Why is Private Equity appealing?
Private Equity

Private Equity

Why is Private Equity appealing?

As an equity investment, an investment in Private Equity gives you the opportunity to share in increasing the value of a company. Many analyses show that continuous Private Equity investment programs are capable of achieving above-average returns. There are many reasons for this:

Functional Incentive System through Personal Investment
The management of the company purchased, as well as the fund managers, invest their own capital, thus giving them personal interest in leading the company successfully and increasing its value.

Increased Value through the Implementation of Long-term Business Plans
The value multipliers identified during the run-up to acquisition are implemented in a consistent manner. The company is managed by the fund over many years, which creates a focus on long-term considerations rather than short-term quarterly goals.

Rapid and Short Decision Paths
Because of the flat hierarchies typical to Private Equity funds, it is possible to make decisions quickly.

Leveraging Returns on Equity through External Financing
By and large, Private Equity funds finance the purchase of a stake with debt. When selling the company, however, the increase in value achieved returns to the equity investors. External creditors receive only the loan amount and the fixed interest.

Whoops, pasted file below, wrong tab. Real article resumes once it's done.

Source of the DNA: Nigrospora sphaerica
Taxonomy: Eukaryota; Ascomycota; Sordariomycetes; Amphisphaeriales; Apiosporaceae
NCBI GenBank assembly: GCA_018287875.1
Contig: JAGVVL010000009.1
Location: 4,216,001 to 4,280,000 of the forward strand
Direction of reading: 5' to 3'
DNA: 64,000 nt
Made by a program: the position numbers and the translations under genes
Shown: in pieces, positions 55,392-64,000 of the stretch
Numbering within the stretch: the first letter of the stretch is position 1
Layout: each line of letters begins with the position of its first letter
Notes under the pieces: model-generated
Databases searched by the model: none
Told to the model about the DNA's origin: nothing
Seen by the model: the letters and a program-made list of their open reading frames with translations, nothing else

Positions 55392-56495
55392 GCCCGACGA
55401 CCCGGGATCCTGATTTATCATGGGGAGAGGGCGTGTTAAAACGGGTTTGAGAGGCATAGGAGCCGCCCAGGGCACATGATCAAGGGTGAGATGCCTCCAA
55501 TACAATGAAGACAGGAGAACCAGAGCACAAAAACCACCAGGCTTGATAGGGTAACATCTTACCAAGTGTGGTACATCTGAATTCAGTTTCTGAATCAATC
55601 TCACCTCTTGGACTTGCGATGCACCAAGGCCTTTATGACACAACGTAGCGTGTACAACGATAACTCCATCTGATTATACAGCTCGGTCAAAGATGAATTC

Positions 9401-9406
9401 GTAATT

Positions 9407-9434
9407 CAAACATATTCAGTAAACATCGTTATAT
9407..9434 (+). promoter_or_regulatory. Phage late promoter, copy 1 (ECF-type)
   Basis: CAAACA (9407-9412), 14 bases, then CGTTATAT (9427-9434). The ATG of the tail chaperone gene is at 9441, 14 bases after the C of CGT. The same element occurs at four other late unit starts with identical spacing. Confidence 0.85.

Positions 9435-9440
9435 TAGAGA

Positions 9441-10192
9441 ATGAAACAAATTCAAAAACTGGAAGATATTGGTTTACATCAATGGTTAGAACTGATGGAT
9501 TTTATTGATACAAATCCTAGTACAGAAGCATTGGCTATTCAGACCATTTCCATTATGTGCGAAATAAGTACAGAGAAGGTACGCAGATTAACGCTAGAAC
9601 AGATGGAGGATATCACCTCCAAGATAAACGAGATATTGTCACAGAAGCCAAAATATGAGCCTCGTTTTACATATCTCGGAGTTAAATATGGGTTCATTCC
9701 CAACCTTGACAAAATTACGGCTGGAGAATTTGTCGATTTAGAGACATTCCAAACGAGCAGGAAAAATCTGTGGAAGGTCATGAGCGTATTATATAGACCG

Low Dependence on Decision Timing
Returns on liquid assets are often determined by the timing and frequency of purchase and sale decisions that are subject to limited information. Longer review processes are normally required for transactions involving the purchase and sale of Private Equity. Trading approaches typical to stocks do not play a role with Private Equity.

The investment and sales process of Private Equity funds is an important reason for their independence from market timing. Investments are made incrementally over a period of 4-5 years, with sales occurring during a second phase of another 4-5 years. This results in an income and payment structure for investors, which is referred to as a "J curve" because of its shape. The graphic demonstrates an idealized J curve.

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